Airport radio guidance and navigation systems (such as, but not limited to an Instrument Landing System (ILS)) also provide examples of multi-carrier applications within the scope of embodiments of the present invention. Dual carrier ILS glide slope and localizer systems are examples of two such applications. Radio beams are detected by equipment onboard the aircraft and provides lateral, along-course, and vertical guidance to aircraft attempting to land at an ILS equipped airport. The localizer signal includes radial information for a single course, the runway heading. The glide slope signal is the signal that provides vertical guidance to the aircraft during an ILS approach. A standard glide-slope path is approximately 3° downhill to the approach-end of the runway.

FIG. 4 illustrates an application of one embodiment of the present invention of a dual carrier glide slope ILS installation (shown generally at 400) for an airport runway 412 with a hilly surrounding terrain (shown generally at 402).

A first carrier from a first transmitter 416 provides a course signal 420 formed into a beam guiding an aircraft 410 for it's descent to the runway 412. A second carrier from a second transmitter 414 provides a clearance signal 430 that guides the aircraft 410 up away from the terrain 402. As shown in FIG. 4, the course signal 420 and clearance signal 430 from respective transmitters 416 and 414 are typically transmitted via two respective antennas co-located on a common antenna tower 415 The course signal 420 is formed by signal additions and cancellations from the transmitter 416 and forms the desired glide slope path with respect to the runway 412. In situations where there is rising hilly terrain, the clearance signal 430 floods the area below the course signal with a transmission that tells the aircraft 410 to increase altitude. Thus, in one example, as aircraft 410 flies towards runway 412 it first encounters the clearance signal 430 which instructs the pilot to increase altitude until it enters the region containing the course signal 420. Between the course signal 420 region and the clearance signal 430 region is a transition region 440. Normally, when an aircraft is flying in the course signal 420 region, the power level of the clearance signal 430 should be at least 26 dB below the course signal 420. However, travel through the transition region 440, or alternately, degradations in radio equipment or environmental conditions, can allow the clearance signal 430 to interfere with a pilot's attempt to follow the course signal 420 (for example, by causing the navigation system to provide a pilot with false fly up directions).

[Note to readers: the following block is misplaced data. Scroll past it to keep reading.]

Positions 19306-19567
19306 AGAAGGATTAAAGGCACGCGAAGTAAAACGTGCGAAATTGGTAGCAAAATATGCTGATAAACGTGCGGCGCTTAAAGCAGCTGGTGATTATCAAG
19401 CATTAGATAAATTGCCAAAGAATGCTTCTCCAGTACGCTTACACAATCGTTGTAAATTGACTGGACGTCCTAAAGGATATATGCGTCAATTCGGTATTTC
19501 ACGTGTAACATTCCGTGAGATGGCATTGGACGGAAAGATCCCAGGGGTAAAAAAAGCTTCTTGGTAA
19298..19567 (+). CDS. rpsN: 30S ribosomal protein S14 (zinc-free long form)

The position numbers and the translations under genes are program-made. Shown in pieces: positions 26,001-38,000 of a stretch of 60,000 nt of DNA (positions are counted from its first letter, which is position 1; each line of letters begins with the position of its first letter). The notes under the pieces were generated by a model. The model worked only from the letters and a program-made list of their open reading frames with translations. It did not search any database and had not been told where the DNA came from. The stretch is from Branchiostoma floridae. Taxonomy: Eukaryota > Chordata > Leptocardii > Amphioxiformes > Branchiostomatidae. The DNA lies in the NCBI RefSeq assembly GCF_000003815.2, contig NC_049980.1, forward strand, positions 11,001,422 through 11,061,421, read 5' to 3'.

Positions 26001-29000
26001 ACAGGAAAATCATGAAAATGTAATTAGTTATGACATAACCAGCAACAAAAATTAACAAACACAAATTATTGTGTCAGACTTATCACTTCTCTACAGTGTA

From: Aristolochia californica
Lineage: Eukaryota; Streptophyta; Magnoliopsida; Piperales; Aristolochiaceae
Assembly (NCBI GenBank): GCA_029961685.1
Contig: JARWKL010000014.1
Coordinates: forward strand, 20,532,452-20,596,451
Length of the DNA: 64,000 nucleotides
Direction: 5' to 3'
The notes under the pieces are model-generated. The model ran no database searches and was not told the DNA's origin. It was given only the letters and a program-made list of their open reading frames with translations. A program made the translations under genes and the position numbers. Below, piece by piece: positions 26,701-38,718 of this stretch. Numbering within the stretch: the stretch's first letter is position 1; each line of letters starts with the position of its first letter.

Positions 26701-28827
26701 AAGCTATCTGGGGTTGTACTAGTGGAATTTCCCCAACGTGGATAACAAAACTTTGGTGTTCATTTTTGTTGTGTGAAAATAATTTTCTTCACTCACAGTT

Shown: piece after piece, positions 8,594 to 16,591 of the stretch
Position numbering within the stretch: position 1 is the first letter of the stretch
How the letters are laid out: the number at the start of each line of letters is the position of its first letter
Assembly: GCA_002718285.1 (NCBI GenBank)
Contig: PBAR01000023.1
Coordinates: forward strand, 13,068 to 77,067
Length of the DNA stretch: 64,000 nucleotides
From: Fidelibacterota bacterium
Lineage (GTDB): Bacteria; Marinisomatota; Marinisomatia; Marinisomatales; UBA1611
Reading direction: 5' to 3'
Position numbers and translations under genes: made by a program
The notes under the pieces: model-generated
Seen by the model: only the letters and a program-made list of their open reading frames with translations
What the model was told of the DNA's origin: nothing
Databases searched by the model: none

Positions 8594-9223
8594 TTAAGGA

Embodiments of the present invention provide improved systems and methods for identifying and selecting a course signal from a clearance signal as an aircraft transitions from a clearance signal region to a course signal region and improves the pilot's ability to follow the course signal during aircraft decent to a runway.

FIG. 3 is a block diagram illustrating navigation system radio 300 of one embodiment of the present invention. Radio 300 includes an antenna 305 for receiving radio navigation signals (such as ILS radio signals), an adaptive band pass filter 310 coupled to the antenna 305, a signal analyzer 320 providing feedback to the adaptive pass band filter 310, a navigation processor 330 for processing course and clearance signals into a signal representing navigation information, and a communication user interface 340 for providing navigation guidance to a pilot based on the output of the navigation processor 330. In one embodiment, navigation processor 330 further processes localizer signals into radial navigation information. Although the example discussed with respect to FIG. 3 is focused on dual carrier glide slope, one of ordinary skill in the art upon reading this specification would appreciate that the disclosure provided herein equally applies to dual carrier localizer signals. In one embodiment, radio 300 further comprises those elements and functions standard for realizing a radio navigation receiver.